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February 11, 2018

Raw Food Diet

A raw food diet ( “raw foodism,” ) is considered an “anti-diet” and more like a lifestyle that simply promotes eating more real foods in their natural state that’s about eating mostly or all unprocessed and uncooked foods so you get all the nutrients without the dangerous additives. So are you ready to take part in the raw food revolution?

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Have You Ever Wanted To Try The Raw Food Diet?

There is a lot more to going raw than just eating celery and carrot sticks!

The reason for this is probably because going raw means cutting out dairy, meat, and cooking! Three things that have become quite habitual in a modern person’s diet and routine. The trick to going raw and staying raw is to know which fresh foods you adore and to make sure they are always on hand.

The basis of the raw food diet is all about eating mostly or all unprocessed and uncooked foods in an attempt to provide your body with all of the nutrients without the dangerous additives commonly found in our modern food.

Why Go Raw?
The goal of eating more raw foods is to obtain plenty of nutrients in an easy-to-digest manner; one that our bodies are naturally suited for. Raw food diets include: a selection of fruits, vegetables, nuts, seeds, eggs, fish, meat, and dairy products.

In raw food diets, no foods that has been pasteurized, homogenized, or produced with the use of synthetic pesticides, chemical fertilizers, industrial solvents or chemical food additives are included. This means avoiding, or at least greatly reducing, most popular packaged and processed foods sold in the grocery store like breads, bottled condiments, cereals, crackers, cheese, refined oils and processed meats.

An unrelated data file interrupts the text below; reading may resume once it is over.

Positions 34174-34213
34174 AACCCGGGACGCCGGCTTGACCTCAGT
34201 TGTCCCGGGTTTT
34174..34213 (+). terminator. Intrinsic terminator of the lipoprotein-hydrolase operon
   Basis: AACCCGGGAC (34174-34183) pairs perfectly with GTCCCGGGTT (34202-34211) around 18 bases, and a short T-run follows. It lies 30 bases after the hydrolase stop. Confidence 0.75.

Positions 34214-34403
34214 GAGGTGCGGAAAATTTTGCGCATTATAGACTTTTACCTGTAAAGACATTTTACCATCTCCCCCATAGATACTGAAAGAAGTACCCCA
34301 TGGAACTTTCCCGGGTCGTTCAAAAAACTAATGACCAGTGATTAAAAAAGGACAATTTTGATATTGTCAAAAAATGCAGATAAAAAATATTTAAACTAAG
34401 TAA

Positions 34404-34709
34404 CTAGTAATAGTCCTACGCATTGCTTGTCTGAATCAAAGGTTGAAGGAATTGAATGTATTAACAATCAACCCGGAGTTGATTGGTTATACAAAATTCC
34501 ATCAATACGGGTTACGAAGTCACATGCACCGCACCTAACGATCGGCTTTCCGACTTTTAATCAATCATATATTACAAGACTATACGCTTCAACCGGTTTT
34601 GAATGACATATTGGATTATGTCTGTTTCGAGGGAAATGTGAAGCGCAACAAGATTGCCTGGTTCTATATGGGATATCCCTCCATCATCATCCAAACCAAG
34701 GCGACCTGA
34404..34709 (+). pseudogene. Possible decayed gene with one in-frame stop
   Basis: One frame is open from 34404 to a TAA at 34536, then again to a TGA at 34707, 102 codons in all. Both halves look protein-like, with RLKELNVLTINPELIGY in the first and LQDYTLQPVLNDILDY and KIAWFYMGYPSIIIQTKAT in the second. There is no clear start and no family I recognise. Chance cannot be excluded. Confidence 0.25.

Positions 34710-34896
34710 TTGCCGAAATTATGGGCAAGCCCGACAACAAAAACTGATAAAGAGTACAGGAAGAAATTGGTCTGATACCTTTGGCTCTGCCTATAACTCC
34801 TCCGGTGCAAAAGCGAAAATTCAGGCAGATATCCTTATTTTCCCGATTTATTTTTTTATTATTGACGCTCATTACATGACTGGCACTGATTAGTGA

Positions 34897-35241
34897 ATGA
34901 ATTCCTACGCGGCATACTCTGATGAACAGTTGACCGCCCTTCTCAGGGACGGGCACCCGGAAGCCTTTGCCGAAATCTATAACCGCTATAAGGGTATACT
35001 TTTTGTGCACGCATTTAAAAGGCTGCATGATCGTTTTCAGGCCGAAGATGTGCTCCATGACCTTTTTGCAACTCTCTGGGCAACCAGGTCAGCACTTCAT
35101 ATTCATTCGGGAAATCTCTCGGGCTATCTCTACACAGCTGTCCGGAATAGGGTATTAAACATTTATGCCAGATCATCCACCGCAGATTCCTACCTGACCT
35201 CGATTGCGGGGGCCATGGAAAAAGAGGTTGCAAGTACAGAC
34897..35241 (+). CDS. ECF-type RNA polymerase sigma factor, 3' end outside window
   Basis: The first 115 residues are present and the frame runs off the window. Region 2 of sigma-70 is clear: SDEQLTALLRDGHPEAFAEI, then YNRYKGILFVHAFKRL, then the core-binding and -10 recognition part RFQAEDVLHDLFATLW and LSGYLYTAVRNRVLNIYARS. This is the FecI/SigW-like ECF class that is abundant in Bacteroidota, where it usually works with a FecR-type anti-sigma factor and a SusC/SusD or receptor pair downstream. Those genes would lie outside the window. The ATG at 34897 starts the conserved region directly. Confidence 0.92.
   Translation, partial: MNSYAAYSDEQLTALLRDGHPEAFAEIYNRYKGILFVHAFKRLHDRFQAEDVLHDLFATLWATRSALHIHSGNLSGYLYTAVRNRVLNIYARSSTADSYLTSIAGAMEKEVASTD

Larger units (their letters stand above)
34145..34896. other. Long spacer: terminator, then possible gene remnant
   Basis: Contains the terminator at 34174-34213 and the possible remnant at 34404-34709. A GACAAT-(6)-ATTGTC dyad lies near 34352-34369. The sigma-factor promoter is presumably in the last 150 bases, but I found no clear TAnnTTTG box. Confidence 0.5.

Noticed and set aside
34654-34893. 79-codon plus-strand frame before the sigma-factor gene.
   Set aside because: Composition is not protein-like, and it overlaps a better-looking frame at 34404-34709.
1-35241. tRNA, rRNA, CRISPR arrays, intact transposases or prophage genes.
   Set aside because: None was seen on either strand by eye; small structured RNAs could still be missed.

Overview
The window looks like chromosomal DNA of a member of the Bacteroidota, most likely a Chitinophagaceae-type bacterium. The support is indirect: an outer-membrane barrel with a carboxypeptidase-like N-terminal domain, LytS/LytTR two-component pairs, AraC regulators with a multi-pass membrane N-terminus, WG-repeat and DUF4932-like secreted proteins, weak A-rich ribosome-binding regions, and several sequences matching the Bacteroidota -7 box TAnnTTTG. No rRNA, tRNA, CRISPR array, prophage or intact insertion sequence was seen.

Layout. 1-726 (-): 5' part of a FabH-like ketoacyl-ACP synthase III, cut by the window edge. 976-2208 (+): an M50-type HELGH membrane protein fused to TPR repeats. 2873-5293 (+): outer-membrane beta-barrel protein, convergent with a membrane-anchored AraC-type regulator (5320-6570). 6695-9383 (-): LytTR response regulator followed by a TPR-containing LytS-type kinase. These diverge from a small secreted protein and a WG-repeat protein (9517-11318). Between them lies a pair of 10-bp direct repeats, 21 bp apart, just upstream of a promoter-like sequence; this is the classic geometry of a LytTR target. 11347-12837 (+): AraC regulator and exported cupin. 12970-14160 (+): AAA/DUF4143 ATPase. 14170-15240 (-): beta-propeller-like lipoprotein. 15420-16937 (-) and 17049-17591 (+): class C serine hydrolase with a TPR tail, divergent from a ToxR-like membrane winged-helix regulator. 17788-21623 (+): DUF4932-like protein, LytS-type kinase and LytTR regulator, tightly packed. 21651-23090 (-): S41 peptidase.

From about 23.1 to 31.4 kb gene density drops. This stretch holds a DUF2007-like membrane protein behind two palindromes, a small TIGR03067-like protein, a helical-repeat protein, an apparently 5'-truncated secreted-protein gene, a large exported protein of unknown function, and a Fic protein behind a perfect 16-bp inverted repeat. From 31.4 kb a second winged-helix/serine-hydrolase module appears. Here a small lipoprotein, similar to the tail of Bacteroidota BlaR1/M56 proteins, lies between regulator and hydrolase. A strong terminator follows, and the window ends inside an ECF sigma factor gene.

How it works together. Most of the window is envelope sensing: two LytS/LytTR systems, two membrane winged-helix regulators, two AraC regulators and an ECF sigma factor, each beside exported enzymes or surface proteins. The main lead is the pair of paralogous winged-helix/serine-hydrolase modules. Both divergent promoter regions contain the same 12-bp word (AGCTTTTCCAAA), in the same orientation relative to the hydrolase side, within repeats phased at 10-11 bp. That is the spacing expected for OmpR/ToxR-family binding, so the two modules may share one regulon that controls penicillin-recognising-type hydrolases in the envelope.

Who Can Benefit from a Raw Food Diet?

We can all afford to eat a healing diet with more raw fruits and vegetables, and here’s the primary reasons, cooked foods are usually harder to digest than raw foods; plus cooking nutrient-dense foods tends to destabilize some of their valuable enzymes and destroy certain antioxidants and vitamins. Raw foods also help alkalize the body, reduce acidity, and have less of a chance of fermenting in the gut and causing inflammation/autoimmune reactions.

This applies to all of us, but some people who can especially benefit from eating more raw foods include those with:

  • cancer 
  • heart disease
  • high blood pressure and high cholesterol 
  • osteoporosis
  • kidney disease
  • gallstones or gallbladder disease
  • Parkinson’s disease
  • autoimmune disorders
  • food allergies
  • fatigue
  • joint pain 
  • muscle aches and pains
  • headaches
  • PMS
  • hormonal imbalance
  • trouble with weight gain/obesity

Raw foodism has been around since the 1800’s, and both studies and anecdotal evidence show the benefits of a raw food diet.

The benefits of a raw food diet include: 

  • Lowering inflammation
  • Improving digestion
  • Providing more dietary fiber
  • Improving heart health
  • Helping with optimal liver function
  • Preventing cancer
  • Preventing or treating constipation
  • Giving you more energy
  • Clearing up your skin
  • Preventing nutrient deficiencies